A MarketWatch story stirred the internet into a frenzy this week. Citing advice from financial planners at reputable institutions, the article suggests that by age 30, you should have a year’s worth of your salary saved, and double that amount by age 35.
Online commenters formed an angry digital mob to lambaste what they felt were out-of-touch and unrealistic financial benchmarks for millennials.
Click to see how much people have saved for retirement in every state.
The opposition argued that debt, not personal choice, is to blame for millennials delaying marriage and homeownership. They also cited the 2008 U.S. financial crisis and stagnant wages as reasons for not being able to save more.
Results from a GOBankingRates survey could explain why people became so furious over what they considered an artificial benchmark. In August 2017, GOBankingRates asked, “How much money do you have saved in your savings account?” to understand just how much money Americans actually have stowed away.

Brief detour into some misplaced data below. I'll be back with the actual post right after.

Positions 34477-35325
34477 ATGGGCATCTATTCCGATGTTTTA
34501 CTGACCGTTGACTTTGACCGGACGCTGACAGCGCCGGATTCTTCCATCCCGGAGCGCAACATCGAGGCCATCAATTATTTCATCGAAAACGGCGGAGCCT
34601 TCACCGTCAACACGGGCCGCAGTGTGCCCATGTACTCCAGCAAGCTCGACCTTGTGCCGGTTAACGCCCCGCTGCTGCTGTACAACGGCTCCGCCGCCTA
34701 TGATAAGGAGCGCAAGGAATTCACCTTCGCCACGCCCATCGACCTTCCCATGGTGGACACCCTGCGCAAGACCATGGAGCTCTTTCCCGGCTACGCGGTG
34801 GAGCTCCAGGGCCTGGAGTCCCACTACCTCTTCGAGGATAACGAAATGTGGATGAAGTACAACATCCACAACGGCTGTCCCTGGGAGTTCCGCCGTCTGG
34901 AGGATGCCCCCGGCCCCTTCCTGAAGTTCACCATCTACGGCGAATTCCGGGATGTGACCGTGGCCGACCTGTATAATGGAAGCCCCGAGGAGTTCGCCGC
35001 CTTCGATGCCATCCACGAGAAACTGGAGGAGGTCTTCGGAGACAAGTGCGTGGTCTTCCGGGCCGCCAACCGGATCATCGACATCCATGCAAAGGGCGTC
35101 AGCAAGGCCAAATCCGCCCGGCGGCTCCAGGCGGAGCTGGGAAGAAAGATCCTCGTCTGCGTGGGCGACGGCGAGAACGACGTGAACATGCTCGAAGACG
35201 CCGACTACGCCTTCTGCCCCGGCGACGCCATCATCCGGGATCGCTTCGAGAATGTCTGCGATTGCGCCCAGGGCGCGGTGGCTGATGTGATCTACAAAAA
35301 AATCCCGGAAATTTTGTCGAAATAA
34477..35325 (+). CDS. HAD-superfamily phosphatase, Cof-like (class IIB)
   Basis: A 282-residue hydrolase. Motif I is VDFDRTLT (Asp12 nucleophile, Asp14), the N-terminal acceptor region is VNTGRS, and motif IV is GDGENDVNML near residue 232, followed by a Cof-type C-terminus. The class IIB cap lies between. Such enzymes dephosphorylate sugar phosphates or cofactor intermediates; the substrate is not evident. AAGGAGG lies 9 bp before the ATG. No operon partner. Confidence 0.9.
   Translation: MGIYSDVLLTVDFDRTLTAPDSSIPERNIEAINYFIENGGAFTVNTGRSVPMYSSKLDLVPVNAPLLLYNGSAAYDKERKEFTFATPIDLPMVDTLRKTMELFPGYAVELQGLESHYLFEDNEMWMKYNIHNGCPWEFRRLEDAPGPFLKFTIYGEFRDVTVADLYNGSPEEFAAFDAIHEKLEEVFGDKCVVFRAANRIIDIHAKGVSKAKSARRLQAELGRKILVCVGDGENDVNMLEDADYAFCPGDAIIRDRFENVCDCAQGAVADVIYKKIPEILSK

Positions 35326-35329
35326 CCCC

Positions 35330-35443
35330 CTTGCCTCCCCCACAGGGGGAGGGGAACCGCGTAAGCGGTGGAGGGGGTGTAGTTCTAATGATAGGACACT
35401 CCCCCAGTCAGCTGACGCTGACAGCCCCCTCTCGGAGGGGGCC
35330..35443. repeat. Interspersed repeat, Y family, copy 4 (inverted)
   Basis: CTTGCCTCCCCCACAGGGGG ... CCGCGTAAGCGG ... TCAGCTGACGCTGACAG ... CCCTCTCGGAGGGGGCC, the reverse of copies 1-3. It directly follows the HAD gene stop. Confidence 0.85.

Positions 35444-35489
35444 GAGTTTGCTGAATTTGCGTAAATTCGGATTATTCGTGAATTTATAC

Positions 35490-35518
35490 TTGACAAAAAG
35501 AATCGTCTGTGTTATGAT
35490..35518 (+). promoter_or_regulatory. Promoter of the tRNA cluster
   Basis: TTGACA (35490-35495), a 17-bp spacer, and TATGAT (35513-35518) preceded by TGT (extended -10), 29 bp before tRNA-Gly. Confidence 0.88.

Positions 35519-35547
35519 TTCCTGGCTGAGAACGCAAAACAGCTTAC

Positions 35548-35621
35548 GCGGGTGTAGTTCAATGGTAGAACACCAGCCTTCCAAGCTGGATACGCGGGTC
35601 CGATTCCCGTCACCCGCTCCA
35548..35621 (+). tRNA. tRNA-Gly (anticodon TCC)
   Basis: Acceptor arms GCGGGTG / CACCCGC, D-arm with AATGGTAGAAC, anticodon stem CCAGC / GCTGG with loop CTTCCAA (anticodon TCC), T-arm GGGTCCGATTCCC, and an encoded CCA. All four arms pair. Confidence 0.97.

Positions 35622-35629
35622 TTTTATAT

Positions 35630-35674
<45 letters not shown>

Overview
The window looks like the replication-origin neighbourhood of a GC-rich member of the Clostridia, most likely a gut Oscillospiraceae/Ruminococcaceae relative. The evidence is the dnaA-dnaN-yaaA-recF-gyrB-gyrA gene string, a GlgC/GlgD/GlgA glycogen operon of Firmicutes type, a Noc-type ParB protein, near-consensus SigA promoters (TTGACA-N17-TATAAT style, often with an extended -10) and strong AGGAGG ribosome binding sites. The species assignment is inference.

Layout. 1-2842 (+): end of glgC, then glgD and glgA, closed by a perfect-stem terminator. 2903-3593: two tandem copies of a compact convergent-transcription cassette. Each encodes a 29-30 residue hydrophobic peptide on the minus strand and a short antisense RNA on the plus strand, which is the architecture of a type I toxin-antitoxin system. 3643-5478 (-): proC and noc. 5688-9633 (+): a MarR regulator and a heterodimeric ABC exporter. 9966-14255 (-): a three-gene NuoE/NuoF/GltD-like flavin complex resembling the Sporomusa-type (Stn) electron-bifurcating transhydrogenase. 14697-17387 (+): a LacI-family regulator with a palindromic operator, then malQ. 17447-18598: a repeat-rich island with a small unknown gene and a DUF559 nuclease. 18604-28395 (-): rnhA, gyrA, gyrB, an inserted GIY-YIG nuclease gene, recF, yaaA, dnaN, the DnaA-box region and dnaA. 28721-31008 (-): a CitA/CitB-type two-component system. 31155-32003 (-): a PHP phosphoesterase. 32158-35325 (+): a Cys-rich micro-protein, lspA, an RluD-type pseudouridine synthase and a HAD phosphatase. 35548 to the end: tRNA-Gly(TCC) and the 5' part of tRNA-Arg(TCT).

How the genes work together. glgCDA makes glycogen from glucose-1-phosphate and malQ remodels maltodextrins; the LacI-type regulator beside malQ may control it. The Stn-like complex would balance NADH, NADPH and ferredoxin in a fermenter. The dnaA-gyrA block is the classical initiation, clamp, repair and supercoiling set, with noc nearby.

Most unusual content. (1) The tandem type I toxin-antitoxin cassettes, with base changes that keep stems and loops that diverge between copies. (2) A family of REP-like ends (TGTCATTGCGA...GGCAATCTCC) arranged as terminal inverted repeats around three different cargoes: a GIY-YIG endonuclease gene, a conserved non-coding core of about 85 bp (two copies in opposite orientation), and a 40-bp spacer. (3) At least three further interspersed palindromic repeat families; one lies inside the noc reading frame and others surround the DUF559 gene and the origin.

The responses were alarming. Turns out, 57 percent of Americans have less than $1,000 saved. Even more concerning: Close to 40 percent of respondents reported having $0 in savings.
Forget MarketWatch’s advice — more than half of Americans can’t even save enough for a proper emergency fund to cover up to six months of expenses. The highest percentages of empty savings accounts reported came from residents in the District of Columbia, Massachusetts and Hawaii.
Saving for the long term and breaking the cycle of living paycheck to paycheck is paramount to your financial health and goals. But rather than following MarketWatch’s recommendation, analyze your own expenses and determine how much you can budget and save for a comfortable retirement. If you’re not earning enough to save for your future needs, seek out ways to cut costs and increase your income. With a little ingenuity, it’s possible to make extra money, leverage your work performance into a raise or find a new city that best sets you up for retirement.
Click to keep reading about how much you need to survive retirement in your state.